'Crazy for Christmas' delivers what it says

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By Mike Cote

If nothing else, no one can accuse Dan Hicks of taking his new Christmas album too seriously.
But even for those, such as myself, who like their holiday music with a touch of irreverence, “Crazy for Christmas” might be a little much for the ear. On several of Dan Hicks and the Hot Licks’ yuletide offerings, I found myself wondering just how many times they’d been dipping their glasses into the adult eggnog bowl.
While “Crazy for Christmas” is not without some fun, this CD can be a little much to take, even with a generous serving of that eggnog.
The middle tracks of the album are better than the beginning or end, so if you’re interested in listening, you might either hit the “shuffle” button or simply fast-forward past the first three tracks.
One might find the CD a little more palatable if Hicks had left the Lickettes to guard the Christmas presents instead of taking them to the studio with him. The Lickettes sound – sometimes intentionally, sometimes not — like the backup singers on a bad episode of “The Muppet Show.” No offense intended to the Muppets, by the way. “A Christmas Together,” featuring John Denver, Kermit the Frog, Dr. Teeth and the Electric Mayhem, etc., is one of the great Christmas albums of all time.
The 69-year-old Hicks has been on the music scene in some form or another since the early 1960s, getting his start in the San Francisco coffee houses, then putting together Dan Hicks and His Hot Licks’ first album, “Original Recordings,” in 1969.
 “Crazy for Christmas” has its moments. If you can get through the first three songs, “Carol of the Bells” is worth a listen.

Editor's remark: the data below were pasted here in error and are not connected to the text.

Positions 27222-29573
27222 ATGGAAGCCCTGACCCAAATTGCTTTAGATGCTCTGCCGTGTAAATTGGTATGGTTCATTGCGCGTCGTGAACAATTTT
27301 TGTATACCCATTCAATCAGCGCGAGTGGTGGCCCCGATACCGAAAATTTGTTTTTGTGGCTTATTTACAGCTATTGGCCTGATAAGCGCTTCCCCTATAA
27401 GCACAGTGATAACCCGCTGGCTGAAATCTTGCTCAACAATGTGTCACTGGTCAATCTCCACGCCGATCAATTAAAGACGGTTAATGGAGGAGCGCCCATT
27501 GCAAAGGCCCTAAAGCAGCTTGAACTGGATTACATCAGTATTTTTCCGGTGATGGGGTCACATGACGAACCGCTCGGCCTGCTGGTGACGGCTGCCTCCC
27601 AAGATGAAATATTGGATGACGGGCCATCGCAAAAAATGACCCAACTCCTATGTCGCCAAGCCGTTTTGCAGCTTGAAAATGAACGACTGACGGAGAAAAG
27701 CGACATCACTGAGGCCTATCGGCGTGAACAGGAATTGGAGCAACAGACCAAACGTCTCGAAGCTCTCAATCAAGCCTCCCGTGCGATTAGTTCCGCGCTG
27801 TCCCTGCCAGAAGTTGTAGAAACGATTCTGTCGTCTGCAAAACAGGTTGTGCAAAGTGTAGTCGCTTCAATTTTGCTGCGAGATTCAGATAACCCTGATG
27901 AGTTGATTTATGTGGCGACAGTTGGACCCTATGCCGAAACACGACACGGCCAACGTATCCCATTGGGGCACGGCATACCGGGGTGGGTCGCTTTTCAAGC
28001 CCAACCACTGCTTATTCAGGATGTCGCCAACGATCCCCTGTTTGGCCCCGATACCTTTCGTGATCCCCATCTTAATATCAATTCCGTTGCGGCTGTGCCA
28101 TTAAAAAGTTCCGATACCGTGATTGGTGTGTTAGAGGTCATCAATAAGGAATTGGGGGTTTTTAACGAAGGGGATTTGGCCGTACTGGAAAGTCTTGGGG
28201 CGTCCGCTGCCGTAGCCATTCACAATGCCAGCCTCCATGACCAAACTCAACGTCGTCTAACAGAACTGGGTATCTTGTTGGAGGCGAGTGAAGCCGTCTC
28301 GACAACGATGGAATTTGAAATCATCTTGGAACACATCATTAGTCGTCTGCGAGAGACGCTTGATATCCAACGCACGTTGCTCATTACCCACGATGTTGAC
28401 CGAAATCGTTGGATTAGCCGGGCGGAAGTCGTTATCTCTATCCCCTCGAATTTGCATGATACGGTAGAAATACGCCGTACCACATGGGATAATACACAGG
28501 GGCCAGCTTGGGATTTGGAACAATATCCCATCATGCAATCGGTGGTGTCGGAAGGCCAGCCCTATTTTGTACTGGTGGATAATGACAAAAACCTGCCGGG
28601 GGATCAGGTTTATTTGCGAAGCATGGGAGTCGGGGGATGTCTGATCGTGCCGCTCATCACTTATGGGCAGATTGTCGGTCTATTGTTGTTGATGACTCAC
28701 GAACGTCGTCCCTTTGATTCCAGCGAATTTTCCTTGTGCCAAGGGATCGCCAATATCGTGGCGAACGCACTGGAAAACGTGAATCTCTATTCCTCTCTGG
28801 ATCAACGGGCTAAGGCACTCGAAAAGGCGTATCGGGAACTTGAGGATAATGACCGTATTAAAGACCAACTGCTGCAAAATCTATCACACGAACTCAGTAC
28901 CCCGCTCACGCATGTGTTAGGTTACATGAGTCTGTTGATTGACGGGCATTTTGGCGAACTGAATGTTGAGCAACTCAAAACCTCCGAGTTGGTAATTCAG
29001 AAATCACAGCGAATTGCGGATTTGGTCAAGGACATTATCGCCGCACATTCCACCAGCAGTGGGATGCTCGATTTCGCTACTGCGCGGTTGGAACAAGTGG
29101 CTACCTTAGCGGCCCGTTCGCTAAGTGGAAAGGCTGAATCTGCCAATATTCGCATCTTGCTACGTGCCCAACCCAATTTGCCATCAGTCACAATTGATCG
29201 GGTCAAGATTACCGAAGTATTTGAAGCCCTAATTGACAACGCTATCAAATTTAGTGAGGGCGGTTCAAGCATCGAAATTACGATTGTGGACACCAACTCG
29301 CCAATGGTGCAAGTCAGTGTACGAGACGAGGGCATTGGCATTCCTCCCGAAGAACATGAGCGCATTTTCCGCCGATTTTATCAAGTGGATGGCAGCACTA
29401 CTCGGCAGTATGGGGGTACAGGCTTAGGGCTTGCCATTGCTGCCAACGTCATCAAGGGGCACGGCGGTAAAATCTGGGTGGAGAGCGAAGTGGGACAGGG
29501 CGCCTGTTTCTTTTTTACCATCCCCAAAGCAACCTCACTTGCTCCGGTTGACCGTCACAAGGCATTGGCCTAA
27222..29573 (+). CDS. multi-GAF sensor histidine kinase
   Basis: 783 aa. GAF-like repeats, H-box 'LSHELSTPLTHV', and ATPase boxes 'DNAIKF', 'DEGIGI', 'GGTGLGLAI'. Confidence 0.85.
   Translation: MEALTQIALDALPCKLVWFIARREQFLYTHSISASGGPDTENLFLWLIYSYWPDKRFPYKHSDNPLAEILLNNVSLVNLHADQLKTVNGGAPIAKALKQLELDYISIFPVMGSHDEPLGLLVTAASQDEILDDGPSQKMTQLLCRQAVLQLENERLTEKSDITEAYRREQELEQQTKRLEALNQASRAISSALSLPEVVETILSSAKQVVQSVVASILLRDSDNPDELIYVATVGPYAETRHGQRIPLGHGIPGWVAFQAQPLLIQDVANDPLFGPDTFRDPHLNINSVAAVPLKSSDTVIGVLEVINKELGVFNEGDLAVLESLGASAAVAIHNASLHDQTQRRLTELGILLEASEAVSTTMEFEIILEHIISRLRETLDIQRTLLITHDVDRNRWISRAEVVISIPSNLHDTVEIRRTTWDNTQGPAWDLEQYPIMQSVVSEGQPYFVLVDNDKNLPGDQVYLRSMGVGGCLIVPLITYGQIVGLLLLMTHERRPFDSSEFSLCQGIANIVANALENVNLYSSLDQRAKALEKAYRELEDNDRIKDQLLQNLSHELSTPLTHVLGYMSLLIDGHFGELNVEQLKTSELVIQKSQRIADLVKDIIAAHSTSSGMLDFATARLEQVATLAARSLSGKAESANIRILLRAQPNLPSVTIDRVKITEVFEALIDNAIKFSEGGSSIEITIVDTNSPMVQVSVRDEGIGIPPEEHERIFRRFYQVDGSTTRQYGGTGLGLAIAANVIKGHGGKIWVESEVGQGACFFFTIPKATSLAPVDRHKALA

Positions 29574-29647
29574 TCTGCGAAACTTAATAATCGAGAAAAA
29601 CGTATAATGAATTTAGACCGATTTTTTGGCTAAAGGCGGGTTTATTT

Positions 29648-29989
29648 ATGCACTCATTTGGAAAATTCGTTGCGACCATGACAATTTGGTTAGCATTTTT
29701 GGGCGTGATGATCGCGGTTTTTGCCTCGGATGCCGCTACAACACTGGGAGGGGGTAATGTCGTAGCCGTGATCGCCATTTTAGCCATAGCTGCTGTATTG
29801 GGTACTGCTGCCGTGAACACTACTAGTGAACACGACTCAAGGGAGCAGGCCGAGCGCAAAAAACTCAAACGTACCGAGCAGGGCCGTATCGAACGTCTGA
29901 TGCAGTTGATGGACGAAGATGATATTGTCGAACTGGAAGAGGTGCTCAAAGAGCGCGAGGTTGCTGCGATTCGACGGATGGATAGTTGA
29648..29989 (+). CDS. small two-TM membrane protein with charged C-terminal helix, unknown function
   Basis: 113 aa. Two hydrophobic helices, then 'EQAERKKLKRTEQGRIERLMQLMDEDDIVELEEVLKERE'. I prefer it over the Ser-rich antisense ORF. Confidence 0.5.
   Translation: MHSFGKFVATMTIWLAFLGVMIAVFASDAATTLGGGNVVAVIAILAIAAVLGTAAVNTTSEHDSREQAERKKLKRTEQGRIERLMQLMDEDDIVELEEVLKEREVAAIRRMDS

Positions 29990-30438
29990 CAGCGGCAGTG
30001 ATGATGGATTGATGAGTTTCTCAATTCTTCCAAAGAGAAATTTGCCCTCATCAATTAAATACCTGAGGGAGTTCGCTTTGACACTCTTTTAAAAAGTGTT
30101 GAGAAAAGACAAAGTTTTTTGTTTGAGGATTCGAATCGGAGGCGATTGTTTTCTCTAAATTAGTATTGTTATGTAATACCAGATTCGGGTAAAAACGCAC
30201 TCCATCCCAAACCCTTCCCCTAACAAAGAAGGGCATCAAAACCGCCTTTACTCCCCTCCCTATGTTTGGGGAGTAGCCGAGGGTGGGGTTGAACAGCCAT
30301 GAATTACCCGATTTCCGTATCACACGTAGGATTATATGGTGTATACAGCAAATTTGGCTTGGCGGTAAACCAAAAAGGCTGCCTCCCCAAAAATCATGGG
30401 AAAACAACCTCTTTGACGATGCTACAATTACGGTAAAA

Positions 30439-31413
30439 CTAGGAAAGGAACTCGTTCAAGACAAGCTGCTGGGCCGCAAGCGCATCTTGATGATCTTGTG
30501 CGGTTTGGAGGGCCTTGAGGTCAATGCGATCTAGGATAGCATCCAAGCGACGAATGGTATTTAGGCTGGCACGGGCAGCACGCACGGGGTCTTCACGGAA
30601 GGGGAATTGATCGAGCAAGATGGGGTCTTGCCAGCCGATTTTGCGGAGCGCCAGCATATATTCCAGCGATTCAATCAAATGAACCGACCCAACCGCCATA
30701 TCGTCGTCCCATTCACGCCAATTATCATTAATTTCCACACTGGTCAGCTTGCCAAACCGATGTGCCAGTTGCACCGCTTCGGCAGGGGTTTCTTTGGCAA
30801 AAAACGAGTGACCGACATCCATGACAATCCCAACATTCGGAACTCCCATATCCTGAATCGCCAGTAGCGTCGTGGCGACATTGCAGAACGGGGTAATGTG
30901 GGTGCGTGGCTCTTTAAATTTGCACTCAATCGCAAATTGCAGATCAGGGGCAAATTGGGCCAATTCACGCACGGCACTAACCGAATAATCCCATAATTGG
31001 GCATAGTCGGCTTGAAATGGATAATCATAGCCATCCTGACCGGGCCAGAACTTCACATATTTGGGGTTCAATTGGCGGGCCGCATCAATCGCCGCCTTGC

Having listened to the CD in order, I wasn’t really looking forward to “Carol of the Bells,” particularly since it starts with some sped-up vocal twitter that sounds very much like what you’d find on the Hamster Dance Web site.
Don’t however, be turned off (although that’s easier said than done ... I wouldn’t have given this track a chance if I wasn’t asked to write about it). As much as I didn’t want to like this song, it’s kind of catchy. Describing the song is a difficult task, but it’s a bluesy melody done entirely in scat. For a video of this song, which looks like it was made on an original model Video Toaster but fits the song perfectly, visit www.danhicks.net.
Immediately following is a pretty good version of the Chuck Berry classic, “Run Run Rudolph.”
Don’t be fooled into thinking all of the album’s takes on Christmas classics are good ones, however. “Here Comes Santa Claus” is one of the more disjointed versions you’ll ever hear, while “I Saw Mommy Kissin’ Santa Claus” had me wondering several times if Mommy and Santa were going to end up doing more than just smooching under the mistletoe.
For those whose Christmas music tastes are way off the beaten path, you might want to check out “Crazy for Christmas.” For those whose tastes don’t get much more offbeat than Perry Como or The Carpenters, this is probably one holiday album to skip.